3. allisonreidnem

    Thanks for sharing your decision making processes in putting together this quilt. It really does have an African look to it. I especially like the way the black and white border compliments the centre square, it all ‘hangs together’ beautifully.

  4. katechiconi

    I love it too! I wasn’t so sure about the circles print until I saw it in the finished photo, where the colours are less muddy, and there it looks amazing. And that central black and white print is very lovely. What I love most, though, is how you have a border of ‘pyramids’ marching around the outside. The whole thing has a very north African feel…

    1. Melanie McNeil Post author

      I love the notion of pyramids marching around the edge. I hadn’t noticed that, truthfully. And yes, the lighting made a huge difference in how the colors turned out. Thanks, Kate. It means the most when other people I respect have good things to say. 🙂

  5. TextileRanger

    I love it!!! I love the really strong value contrast! I also love how your precise piecing showcases the hand-crafted look of the fabrics. I think it might be easy for those fabrics to make a quilt look as if it had been put together hastily, but your mastery of the craft lets them have their full impact.
    And if you are thinking of doing a second in the series, or you need fabric for the back, I have about 3 yards of a similar orange, black, and gold African-inspired print, right here in my “needs-to-move-on” pile! 🙂

    1. Melanie McNeil Post author

      There is a folk tale I read when I was very young. I’ve tried many times since to find it and haven’t, so I could have all the details wrong.

      There was a Japanese emperor who hired an artist to paint a rooster for him. The emperor was a patient man, so when the painting was not immediately forthcoming, he was not very concerned. Even so, years went by. How difficult was it to paint a rooster? The artist was benefitting from the patronage of the emperor, living in the palace grounds, eating the food provided, yet he had not produced the painting. After twenty years the emperor lost his patience. He went himself to the artist’s rooms to find out what was the obstacle to getting his painting.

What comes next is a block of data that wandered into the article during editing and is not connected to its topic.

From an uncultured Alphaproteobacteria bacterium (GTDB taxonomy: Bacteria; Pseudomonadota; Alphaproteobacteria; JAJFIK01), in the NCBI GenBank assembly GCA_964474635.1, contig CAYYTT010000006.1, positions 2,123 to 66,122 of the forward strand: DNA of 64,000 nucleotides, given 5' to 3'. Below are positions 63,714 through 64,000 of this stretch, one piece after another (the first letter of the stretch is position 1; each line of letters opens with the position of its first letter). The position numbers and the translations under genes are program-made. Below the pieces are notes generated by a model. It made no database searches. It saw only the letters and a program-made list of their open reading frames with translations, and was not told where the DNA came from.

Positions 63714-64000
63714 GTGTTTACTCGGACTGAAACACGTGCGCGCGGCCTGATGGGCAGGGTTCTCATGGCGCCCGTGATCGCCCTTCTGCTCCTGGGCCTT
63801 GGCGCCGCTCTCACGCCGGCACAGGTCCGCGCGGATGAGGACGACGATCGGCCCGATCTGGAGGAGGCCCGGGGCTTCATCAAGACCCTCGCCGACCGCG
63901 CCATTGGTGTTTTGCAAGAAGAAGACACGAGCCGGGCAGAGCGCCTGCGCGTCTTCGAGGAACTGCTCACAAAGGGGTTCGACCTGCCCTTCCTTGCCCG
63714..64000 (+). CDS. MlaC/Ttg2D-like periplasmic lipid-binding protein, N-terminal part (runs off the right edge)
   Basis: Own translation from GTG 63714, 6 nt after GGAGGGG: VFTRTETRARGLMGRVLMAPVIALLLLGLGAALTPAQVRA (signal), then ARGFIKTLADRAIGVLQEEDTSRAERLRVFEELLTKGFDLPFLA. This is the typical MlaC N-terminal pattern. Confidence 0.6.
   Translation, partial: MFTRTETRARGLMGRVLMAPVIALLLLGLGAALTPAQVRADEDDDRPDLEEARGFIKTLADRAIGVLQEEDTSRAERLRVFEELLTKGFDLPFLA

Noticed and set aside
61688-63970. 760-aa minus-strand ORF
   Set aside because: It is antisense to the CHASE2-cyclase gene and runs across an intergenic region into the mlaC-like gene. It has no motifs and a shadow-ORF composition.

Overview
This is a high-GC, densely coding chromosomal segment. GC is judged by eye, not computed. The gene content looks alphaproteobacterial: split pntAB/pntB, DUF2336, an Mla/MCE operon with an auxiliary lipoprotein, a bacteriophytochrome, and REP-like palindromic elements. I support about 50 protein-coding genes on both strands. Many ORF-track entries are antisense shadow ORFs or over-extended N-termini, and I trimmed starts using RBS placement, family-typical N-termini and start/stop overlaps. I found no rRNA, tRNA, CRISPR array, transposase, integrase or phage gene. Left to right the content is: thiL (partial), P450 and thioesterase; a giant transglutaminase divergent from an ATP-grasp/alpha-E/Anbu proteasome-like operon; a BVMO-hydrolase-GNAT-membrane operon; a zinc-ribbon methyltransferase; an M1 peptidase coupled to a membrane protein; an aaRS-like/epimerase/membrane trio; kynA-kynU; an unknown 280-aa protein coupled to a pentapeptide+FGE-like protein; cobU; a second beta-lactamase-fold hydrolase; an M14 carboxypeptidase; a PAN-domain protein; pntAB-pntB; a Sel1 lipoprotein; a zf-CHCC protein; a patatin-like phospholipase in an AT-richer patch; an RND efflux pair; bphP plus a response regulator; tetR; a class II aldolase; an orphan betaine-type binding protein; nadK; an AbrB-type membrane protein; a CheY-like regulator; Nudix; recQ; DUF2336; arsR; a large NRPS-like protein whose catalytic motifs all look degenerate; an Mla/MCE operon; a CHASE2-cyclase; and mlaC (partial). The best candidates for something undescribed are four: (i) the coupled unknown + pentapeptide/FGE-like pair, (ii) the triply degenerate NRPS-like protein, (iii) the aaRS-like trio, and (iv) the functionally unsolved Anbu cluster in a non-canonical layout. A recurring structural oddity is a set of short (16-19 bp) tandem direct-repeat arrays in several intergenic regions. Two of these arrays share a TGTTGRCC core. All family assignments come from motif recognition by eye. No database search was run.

The artist was startled to be visited by the emperor, but he bowed deeply and invited the other man to have a seat. “Please wait here, and I will get your painting.” The artist retreated into his studio. The emperor could hear him, singing softly to himself, puttering around. After many minutes the emperor could take it no more. He leapt to his feet, as well as a now aging man could, and filled the doorway of the studio with his presence. “Twenty years I’ve waited and still you make me wait! Why should I not execute you now?”

      The artist stepped from his easel and said, “I am almost done now. Do you like it?”
      The emperor’s temper calmed as he saw the vision of the perfect rooster. In simple lines it showed the rooster turned to look over its shoulder at him, just as he’d hoped. But then the man noticed dozens, no hundreds of other paintings almost the same, lining every surface of the room. To his eye, they all looked perfect, too.

      “If you have painted all these roosters, why do I not have one yet? Why have I waited twenty years for something you could have done long ago?”
      “Oh, your Majesty, I could not,” said the artist. “It has taken me this long to learn how to paint the perfect rooster. None of those before were good enough to give you.”

      Which is all to say, my friend, that I could not have made that quilt before now. So thank you for the compliments. 🙂

      As to your African fabric, that is something very hard to acquire here. If you’re serious, I would be interested in helping you with a piece of it.